Olivier Saillard has struck again. For Papier Glacé, the second exhibition he has curated at Paris’ newly renovated Musée Galliera, Saillard riffled through one hundred years of Condé Nast’s photography archives, pulling mainly from a handful of international Vogues (American, British, German, French, and Italian), to spin a selective history of fashion-as-dialogue. The 150-image show scans like a who’s who of 20th-century lensmen: Images by De Meyer, Horst, Clark (above, right), Schatzberg, Penn, Man Ray, Parkinson (above, left), Beaton, Blumenfeld, Lindbergh, Meisel, Turbeville (below), and Weber, among others, feature in the show. The snaps are accompanied by a dozen or so dresses and accessories, such as an evening coat by Doucet (1913), a Mondrian cocktail dress by Yves Saint Laurent (1965), and a red molded bustier on loan from Issey Miyake (1980).
“Fashion-related exhibitions so often tend to run chronologically, looking toward the past,” offered Paris Vogue editor Emmanuelle Alt, “whereas a magazine comes out every month, it’s life, and it’s constantly changing. [With this show] you see what each brings to the other.” Saillard concurred, noting that fashion magazines are akin to archeologists.
For Alt and for Paris Vogue, the eighteen months spent collaborating on Papier Glacé was far from an end in itself. Rather, it marked the beginning of a new chapter for the nearly one hundred-year-old publication, with the establishment of the Vogue Paris Fashion Fund—a new initiative that will allow the Galliera to make new acquisitions, be they photographs, garments, accessories, or beyond. Launched with a contribution of 100,000 euros, the fund will be renewed annually and receive additional backing via fundraising.
When asked for his wish list, Saillard offered names ranging from Margiela to Corinne Day, Comme des Garçons, Junya Watanabe, Iris van Herpen, and Jurgen Teller. “I am always interested in auteurs. To look at our archives, you’d think that everyone has always worn Balenciaga,” he quipped. “I plan to shop myopically: Sometimes the exceptional can be found in an ‘ordinary’ shirt.”
It’s a fair bet that spending the Galliera’s first windfall won’t be too difficult for Saillard, but new acquisitions will be kept under wraps until July 9, the night of the first Vogue Paris Fashion Fund gala event, during haute couture.
The Creative Force Behind an Extraordinary New Book on Veruschka Discusses Fashion Film, Fashion Egos, and Fashion Icons
A friend of mine likes to say that the name of the greatest art director in the world begins with an A—by which he means “A” for Accident. He insists that it is often a chance impulse or encounter that produces the most interesting work. Such is certainly the case with the latest project from Antonio Monfreda—another exceptional art director whose name begins with an A. At a dinner party in Rome, Valentina Moncada told Monfreda that she had discovered a cache of old photos taken by her father, Johnny. The cache in question, stored in dusty boxes, turned out to be three thousand early pictures of Vera von Lehndorff, the German model who would later come to be known to the world simply as Veruschka. A week later, Monfreda walked out of the offices of Rizzoli in New York with a book contract in hand. The resulting volume, Veruschka: From Vera to Veruschka, is a showcase for some very modern-looking sixties Italian fashions, Florence and Sardinia when they were still mostly undiscovered, and—above all—the transformation of Von Lehndorff from an angular young ingenue into the icon who would later entrance photographers like Avedon and directors like Antonioni. “She is the most mysterious model of the sixties,” says Monfreda, analyzing Veruschka’s appeal. “She has the kind of beauty that is chameleonic. It’s the same kind of quality you find nowadays in Kate Moss, the ability to transform in a very natural way in front of the camera.”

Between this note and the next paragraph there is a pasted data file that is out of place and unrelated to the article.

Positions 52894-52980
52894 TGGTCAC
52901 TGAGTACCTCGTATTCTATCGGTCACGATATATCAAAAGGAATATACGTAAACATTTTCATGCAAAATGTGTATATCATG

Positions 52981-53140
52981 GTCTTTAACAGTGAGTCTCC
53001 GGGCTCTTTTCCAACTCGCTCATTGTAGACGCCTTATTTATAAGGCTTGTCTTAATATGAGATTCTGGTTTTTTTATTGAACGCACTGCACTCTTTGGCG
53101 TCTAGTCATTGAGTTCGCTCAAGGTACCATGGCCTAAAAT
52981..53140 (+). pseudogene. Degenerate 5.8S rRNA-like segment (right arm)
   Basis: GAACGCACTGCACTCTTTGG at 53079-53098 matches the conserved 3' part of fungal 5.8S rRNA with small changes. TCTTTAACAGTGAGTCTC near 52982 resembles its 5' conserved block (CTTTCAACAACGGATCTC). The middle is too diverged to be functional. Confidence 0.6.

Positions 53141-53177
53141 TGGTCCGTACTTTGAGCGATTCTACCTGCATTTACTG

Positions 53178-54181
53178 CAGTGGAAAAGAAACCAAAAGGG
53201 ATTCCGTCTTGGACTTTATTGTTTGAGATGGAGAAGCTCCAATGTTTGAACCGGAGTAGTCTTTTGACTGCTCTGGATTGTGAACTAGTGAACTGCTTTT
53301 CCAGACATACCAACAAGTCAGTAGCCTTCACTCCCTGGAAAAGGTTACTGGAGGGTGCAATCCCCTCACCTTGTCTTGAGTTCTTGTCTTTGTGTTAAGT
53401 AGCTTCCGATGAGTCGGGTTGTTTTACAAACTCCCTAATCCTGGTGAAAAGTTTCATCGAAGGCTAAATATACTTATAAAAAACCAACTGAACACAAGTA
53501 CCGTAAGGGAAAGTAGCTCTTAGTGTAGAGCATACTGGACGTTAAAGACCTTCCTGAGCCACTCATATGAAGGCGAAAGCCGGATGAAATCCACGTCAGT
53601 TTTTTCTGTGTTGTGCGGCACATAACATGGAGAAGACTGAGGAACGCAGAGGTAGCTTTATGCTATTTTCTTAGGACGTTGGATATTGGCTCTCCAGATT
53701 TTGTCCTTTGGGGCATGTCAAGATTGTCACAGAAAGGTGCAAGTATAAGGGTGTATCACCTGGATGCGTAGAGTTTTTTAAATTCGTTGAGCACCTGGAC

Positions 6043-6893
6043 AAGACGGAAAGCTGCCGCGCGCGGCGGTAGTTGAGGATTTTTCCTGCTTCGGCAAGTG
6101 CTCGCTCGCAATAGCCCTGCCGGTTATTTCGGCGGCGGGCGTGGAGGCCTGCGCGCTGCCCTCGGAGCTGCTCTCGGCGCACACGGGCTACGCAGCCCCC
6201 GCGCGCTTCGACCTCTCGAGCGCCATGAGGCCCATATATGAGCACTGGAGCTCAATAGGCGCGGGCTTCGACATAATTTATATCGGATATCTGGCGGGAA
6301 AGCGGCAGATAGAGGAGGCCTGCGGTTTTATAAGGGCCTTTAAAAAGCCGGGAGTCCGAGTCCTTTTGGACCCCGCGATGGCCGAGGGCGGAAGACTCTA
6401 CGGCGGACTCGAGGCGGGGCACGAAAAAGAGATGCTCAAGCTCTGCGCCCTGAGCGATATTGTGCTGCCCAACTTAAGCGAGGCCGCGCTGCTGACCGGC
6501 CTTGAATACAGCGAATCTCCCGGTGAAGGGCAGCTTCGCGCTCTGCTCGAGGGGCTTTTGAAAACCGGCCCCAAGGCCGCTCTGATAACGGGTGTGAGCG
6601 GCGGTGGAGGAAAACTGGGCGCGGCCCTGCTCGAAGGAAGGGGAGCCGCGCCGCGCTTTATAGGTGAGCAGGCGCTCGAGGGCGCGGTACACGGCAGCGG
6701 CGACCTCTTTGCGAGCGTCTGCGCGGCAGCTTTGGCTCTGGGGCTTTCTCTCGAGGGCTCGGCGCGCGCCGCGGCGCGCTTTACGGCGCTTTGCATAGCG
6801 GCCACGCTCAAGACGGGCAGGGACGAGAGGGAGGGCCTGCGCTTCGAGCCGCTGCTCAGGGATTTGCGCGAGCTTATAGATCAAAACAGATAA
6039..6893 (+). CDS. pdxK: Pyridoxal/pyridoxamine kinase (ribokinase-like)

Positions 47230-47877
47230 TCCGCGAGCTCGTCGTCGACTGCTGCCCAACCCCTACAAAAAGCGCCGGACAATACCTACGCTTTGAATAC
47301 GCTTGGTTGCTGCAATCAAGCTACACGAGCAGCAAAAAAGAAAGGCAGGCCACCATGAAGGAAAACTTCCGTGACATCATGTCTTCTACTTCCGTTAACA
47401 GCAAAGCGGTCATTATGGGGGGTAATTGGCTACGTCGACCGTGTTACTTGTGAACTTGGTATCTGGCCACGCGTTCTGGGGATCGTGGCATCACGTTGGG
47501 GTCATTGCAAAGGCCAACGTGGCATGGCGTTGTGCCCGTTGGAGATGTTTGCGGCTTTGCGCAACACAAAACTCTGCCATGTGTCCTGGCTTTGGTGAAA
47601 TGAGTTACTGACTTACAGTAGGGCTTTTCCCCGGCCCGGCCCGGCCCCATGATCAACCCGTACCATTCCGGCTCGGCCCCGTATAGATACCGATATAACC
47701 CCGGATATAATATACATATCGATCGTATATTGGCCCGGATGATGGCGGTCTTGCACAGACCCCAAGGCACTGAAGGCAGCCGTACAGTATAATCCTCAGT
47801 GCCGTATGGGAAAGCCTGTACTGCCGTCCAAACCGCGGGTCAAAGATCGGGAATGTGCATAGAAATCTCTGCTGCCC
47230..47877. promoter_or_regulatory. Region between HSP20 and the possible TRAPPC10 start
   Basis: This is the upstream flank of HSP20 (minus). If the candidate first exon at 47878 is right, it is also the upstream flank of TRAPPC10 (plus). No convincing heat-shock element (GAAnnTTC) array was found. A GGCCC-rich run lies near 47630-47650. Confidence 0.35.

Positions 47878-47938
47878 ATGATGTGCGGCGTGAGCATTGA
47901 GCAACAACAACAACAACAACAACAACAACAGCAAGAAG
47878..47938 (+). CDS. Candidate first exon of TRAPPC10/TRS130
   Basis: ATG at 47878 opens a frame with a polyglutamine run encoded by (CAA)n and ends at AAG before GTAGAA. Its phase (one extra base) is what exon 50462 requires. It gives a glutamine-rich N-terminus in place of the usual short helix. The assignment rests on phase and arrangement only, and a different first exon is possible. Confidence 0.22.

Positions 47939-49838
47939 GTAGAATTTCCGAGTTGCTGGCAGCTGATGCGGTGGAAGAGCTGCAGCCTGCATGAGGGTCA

If serendipity played a part in the book, it has also been a theme in Monfreda’s career. He started out as an art dealer, but he was looking to switch to the creative side when he had a meeting of the minds with Patrick Kinmonth, the opera director, exhibition designer, and artistic polymath. In short order, Monfreda found himself in New York, codesigning the Anglomania show at the Costume Institute of the Metropolitan Museum. Together, he and Kinmonth have conceived and installed some of the most memorable fashion experiences of the past decade, including the museum exhibition that accompanied Valentino’s forty-fifth anniversary celebration in Rome and Making Dreams: Fendi and the Cinema, a magically immersive show that took over an abandoned theater in Milan last fall and that will be resurrected in New York next year. And how does Monfreda, who divides his time between Rome and London, deal with the outsize egos he must encounter in his line of work? “That’s a good question,” he says with a laugh. “But sometimes it’s not just a question of power or egoism or nonsense. Egos sometimes have good things to say, and I listen.”
Along the way, Kinmonth and Monfreda’s interest in filmmaking has grown, and they recently established their own production house, The Visual Clinic, to address the needs of their luxury clients. Monfreda believes they can bring a “new energy and a new vision” to the field. In other words, we can look forward to many more happy accidents in the future. In the meantime, enjoy this exclusive short film that accompanies the book (above) and a slideshow of photos from the book that traces Veruschka’s journey as she emerges from a world of black and white into vivid color.
To me, the most telling event of Milan fashion week did not take place on a runway. It happened on the corner of Via Montenapoleone and Via Pietro Verri, and the news was relayed by a simple printed sheet of paper in the window of a shuttered store. G. Lorenzi has closed, it announced. “Permanently.”